El Charro Chimichanga

The chimichanga at El Charro Cafe. 

STar file photos and usps

We're telling the story of “Tucson in 100 objects.”

The objects are as small as a tepary bean and as big as San Xavier del Bac.

Some are quite old, like the spear points left behind some 13,000 years ago by the Paleo-Indians called Clovis.

Some are as new as the Sonoran hot dog stands that popped up on street corners around Tucson in the last decade.

Some, like the Gadsden Treaty, are documentary, and others, like our famous sunsets, are ephemeral.

Some will be instantly recognizable and others might surprise you.

A committee of writers and editors chose the list of 100 objects, and we consulted with local historians and asked readers online to send in additional suggestions.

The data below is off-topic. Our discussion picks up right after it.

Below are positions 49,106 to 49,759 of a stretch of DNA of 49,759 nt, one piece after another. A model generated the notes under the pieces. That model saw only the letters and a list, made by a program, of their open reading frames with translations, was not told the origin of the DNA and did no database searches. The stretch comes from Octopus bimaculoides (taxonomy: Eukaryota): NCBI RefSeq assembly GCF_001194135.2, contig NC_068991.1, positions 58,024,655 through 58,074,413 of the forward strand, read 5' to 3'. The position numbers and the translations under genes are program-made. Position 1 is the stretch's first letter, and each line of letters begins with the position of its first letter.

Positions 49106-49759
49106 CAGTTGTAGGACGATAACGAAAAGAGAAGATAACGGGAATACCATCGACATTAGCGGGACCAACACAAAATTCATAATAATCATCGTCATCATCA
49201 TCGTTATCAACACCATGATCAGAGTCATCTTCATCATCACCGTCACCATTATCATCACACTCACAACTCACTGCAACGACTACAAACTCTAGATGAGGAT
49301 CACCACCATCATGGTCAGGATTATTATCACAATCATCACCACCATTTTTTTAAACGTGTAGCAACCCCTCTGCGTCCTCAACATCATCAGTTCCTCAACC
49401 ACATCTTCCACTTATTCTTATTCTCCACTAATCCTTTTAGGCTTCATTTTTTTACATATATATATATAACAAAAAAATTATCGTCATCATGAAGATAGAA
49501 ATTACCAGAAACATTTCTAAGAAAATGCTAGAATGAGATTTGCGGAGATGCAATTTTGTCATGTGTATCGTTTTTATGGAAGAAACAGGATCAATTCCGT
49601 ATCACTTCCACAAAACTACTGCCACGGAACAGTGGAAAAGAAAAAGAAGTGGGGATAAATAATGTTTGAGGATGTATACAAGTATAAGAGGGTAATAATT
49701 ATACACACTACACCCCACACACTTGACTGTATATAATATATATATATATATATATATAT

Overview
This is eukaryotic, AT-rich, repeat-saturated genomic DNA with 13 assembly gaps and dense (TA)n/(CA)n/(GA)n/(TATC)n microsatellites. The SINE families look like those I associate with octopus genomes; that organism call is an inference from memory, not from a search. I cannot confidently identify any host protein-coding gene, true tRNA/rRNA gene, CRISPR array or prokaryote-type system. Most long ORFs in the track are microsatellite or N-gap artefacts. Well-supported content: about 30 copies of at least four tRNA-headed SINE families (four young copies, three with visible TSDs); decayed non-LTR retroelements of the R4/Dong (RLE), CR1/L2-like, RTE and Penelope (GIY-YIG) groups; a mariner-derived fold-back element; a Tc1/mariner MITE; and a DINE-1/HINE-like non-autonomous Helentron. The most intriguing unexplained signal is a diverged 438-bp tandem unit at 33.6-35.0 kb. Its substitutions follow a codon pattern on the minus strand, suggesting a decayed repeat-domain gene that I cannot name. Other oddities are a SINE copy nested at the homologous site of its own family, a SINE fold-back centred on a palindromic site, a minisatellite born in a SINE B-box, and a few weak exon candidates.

We tried to choose objects that personified Tucson in the “greater Tucson” sense of that word, which allows us to venture beyond the city limits.

We think we’ve succeeded. We have a good list. It is finished, but it is not set in caliche. (Hey, maybe we should add a caliche bar.)

We invite your comments, questions and suggestions.


You might wonder, for instance, why we chose a chimichanga over an enchilada or a tamal.

The easy answer, as you can read today in the first installment of “Tucson In 100 Objects,” is that the chimichanga has a nice bit of Tucson lore to go along with it.